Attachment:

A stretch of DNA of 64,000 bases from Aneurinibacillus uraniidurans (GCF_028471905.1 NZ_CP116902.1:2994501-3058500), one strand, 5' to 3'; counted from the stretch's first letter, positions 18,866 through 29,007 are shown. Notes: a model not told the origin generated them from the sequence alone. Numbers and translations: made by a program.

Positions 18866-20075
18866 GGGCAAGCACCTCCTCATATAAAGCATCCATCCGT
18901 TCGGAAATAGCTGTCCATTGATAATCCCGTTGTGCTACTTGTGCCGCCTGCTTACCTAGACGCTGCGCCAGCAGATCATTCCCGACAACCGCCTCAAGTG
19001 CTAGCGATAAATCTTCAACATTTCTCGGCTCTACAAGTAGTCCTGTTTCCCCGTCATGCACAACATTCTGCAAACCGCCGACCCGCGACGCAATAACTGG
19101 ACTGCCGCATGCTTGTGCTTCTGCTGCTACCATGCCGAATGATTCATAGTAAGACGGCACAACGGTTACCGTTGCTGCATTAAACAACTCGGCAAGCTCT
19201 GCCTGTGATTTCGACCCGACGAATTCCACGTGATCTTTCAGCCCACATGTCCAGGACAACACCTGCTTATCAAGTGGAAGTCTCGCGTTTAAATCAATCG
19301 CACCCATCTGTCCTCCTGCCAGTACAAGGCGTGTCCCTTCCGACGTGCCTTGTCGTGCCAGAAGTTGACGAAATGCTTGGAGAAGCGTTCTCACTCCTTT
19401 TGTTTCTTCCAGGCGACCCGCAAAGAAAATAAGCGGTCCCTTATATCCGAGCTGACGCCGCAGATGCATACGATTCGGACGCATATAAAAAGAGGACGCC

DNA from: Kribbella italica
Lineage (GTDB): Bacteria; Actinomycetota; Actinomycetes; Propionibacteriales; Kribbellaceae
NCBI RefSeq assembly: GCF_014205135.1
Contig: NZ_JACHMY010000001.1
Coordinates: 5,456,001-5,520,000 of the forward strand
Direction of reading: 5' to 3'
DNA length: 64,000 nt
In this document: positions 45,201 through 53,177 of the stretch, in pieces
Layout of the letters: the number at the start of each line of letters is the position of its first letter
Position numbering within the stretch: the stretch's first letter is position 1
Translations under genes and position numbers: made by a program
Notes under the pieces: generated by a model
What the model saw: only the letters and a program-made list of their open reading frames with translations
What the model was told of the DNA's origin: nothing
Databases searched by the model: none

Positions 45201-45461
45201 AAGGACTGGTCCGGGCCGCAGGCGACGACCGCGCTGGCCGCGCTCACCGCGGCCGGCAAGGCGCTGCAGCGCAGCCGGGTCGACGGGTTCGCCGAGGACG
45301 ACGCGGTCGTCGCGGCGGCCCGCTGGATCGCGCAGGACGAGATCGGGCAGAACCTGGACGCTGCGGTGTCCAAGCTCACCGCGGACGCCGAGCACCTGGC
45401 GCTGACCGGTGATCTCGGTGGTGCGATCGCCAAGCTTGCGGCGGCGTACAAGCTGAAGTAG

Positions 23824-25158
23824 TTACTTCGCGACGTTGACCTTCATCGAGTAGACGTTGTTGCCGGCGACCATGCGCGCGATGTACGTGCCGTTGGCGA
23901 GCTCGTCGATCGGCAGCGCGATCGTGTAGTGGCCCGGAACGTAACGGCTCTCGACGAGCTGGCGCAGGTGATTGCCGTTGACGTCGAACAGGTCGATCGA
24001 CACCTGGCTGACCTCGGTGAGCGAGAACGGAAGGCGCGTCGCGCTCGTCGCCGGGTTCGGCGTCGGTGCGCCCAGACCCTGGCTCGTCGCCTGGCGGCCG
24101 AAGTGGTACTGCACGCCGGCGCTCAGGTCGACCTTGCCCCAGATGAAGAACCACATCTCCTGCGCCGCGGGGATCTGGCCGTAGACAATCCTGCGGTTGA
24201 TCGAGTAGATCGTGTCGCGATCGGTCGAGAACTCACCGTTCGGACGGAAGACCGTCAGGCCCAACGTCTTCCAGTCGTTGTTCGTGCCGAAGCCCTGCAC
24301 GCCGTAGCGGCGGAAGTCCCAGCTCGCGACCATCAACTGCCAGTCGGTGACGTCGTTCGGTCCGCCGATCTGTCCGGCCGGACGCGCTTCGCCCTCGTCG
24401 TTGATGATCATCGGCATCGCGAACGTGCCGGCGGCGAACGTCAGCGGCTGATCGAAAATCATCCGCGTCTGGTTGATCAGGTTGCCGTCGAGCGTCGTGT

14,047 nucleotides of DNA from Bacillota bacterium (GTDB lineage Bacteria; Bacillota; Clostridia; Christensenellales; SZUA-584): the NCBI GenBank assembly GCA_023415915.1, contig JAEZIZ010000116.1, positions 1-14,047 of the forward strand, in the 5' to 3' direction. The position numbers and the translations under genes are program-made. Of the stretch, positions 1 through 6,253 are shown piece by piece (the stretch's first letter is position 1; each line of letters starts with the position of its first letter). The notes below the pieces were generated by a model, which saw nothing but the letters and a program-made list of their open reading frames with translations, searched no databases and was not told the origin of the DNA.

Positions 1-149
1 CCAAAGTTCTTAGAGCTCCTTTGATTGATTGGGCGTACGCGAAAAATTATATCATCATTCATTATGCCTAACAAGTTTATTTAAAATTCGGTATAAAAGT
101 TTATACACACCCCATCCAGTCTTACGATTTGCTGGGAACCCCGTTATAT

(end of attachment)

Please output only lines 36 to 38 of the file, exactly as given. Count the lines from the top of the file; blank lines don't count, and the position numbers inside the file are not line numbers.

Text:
24401 TTGATGATCATCGGCATCGCGAACGTGCCGGCGGCGAACGTCAGCGGCTGATCGAAAATCATCCGCGTCTGGTTGATCAGGTTGCCGTCGAGCGTCGTGT

14,047 nucleotides of DNA from Bacillota bacterium (GTDB lineage Bacteria; Bacillota; Clostridia; Christensenellales; SZUA-584): the NCBI GenBank assembly GCA_023415915.1, contig JAEZIZ010000116.1, positions 1-14,047 of the forward strand, in the 5' to 3' direction. The position numbers and the translations under genes are program-made. Of the stretch, positions 1 through 6,253 are shown piece by piece (the stretch's first letter is position 1; each line of letters starts with the position of its first letter). The notes below the pieces were generated by a model, which saw nothing but the letters and a program-made list of their open reading frames with translations, searched no databases and was not told the origin of the DNA.

Positions 1-149